AMERICAN GRAPHOPHONE CO. V. LEEDS;
From these claims, and a description of both patents as contained in the respective specifications, it appears that the purpose of both patents is the same, viz. to produce an embossed picture or photograph, and that, the principal parts or functions of both methods are for the most part substantially similar. The only material difference be· tween the two is that by complainants' method, as covered by the Taber the picture to be embossed is to a block, and then carved out in the block, while by the defendant's method, as covered by his patent, the outline of the picture is cut on the block, and the picture is then carved out, following the picture, which is set up in front of the carver. This difference in the two methods of transferring the pictures upon the blocks for the purpose of carving them out is, in my opinion, sufficient to distinguish the two patents, and to defeat any claim for infringement. It true that the result accomplished, viz. an embossed picture,'is the same with both methods. But infringements are not determined by the result accomplished. It is the meanS by which that result is attained which is determinative a;nd controlJing upon a question of infringement. . Carver v. !.Iyde, 16 Pet. 513, 519; I.e Roy., v. Tatham, 14 How. ,156; Corning v.Burden, 15 How. 252; Burr v. Duryee, 1 Wall. 531; Fuller v. Yentzer, 94 U. S. 288; Knapp v. Morss, 150 U. S. 221, 14 Sup. Ct. 81. To constitute infringement, there must be identity in means, not merely in purpose, function, or effeCt. 3 Rob. Pat. p..46, § 893, and cases therecitM. Besides, the patent issued to the defendant, the complainants' assignor (the Taber patent), not being a pioneer invention, is entitled to a prima facie presumption in favor of its natentability. Boyd v. HayTool Co., 158 U. S. 260, 261, 15 Sup. Ct. 837; Putnam v; Bottle-Stopper CO.,,38 Fed. 234; Ney Mfg. Co. v. Superior Drill Co., 56 Fed. 152; Kohler v. George Worthington Co., 77 Fed. 844. It does not. apoear that the defendant has infringed by using or following the methOd covered by the Taber patent, andin this view of the case it would seem to be unnecessary to pass upon the question whether either Taber or Marceau Invented anything, inasmuch as both are restricted, as above stated, to the exact and specific devices or methods claimed by them, and the complainants have failed to show that the defendant has used the particular method to which they may be deemed entitled. From these views, it follows that the bill must be dismissed, and it is so ordered.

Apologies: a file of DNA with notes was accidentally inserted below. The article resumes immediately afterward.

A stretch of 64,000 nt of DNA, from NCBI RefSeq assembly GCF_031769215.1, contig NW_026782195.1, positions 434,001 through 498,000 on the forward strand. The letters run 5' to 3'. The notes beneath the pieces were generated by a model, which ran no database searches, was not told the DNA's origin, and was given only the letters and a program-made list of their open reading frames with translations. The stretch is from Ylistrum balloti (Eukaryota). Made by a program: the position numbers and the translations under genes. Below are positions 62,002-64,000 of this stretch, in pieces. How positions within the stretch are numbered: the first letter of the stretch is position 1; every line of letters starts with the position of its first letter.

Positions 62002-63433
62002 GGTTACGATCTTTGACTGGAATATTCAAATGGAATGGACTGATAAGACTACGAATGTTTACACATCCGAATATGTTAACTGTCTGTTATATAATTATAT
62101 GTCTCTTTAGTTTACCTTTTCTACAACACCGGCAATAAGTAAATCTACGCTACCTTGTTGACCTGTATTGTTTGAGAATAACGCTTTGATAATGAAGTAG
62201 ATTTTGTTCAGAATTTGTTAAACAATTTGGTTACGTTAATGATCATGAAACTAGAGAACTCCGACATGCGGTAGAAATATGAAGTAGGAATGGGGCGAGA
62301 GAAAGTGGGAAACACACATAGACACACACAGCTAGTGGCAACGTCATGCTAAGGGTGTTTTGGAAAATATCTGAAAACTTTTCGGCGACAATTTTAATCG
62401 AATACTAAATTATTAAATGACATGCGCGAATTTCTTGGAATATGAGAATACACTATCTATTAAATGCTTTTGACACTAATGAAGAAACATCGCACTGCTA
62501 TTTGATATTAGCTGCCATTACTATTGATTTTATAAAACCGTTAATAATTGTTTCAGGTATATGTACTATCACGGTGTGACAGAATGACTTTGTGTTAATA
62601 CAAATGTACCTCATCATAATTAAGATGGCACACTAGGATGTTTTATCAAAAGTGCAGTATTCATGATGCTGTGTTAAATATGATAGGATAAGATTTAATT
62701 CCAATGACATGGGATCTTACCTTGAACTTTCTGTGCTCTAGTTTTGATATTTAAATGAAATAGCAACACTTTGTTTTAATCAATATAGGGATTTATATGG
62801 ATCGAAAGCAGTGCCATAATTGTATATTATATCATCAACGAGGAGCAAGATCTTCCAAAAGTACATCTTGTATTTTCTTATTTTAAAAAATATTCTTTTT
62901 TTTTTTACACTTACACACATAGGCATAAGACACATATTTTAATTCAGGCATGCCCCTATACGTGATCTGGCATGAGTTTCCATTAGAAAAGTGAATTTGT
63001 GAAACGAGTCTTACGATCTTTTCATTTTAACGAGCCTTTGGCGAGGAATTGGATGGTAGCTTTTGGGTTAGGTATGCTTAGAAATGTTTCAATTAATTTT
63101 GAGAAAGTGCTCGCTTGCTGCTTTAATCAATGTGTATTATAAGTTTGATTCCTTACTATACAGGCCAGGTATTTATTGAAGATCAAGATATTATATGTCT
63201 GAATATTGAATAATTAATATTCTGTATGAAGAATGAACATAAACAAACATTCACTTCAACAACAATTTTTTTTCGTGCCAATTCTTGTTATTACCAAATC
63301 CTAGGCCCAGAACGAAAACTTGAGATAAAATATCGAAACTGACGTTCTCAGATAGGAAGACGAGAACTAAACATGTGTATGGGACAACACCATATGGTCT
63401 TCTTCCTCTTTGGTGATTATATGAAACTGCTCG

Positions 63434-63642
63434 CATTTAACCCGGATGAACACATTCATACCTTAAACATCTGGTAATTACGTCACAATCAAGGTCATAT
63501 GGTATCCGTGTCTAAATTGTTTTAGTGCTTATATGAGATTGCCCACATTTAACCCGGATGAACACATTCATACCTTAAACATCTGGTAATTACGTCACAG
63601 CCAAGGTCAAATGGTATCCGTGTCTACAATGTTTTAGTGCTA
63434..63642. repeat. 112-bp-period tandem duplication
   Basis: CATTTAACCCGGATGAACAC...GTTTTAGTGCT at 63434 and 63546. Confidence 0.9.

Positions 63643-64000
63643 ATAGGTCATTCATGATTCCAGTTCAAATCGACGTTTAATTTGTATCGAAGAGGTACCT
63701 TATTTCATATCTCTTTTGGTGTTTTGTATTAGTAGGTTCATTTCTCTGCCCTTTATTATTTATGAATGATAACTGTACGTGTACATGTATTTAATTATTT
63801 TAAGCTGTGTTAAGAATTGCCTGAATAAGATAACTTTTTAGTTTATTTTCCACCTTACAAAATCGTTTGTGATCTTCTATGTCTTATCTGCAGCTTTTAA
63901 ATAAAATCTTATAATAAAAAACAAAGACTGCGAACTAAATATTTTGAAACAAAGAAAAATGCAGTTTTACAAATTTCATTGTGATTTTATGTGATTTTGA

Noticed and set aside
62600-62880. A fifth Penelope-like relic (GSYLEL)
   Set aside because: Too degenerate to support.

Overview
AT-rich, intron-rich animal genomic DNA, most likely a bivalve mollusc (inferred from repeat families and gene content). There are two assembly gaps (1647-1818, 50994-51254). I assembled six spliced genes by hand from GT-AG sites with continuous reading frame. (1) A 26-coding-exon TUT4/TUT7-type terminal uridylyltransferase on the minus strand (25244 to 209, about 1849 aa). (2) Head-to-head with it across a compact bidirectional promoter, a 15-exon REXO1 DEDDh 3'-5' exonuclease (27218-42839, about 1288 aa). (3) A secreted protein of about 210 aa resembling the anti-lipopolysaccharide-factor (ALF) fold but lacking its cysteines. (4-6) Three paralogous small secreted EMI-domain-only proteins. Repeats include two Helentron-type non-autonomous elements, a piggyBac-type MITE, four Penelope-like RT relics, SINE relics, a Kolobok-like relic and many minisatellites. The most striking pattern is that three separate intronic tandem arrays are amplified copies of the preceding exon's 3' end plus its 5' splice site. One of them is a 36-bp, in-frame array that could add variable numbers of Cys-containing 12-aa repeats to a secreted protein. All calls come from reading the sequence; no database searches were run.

AMERICAN GRAPHOPHONE CO. v. LEEDS et al.
(CIrcuit Court, S. D. New York.
A recording cylinder for a graphophone, consIsting of a blank made of a pliable substance, cov l'ed with tin or metal foil. on which Indentations are made by a rigid indenting poInt, Is not an anticipatIon of a cylinder of a waxy substance from which the metal foll is omitted, and upon which an engraved record Is made. Where a patentee has made an actual living Invention, which the public are able to use, the court Is not called upon to struggle to decipher an an-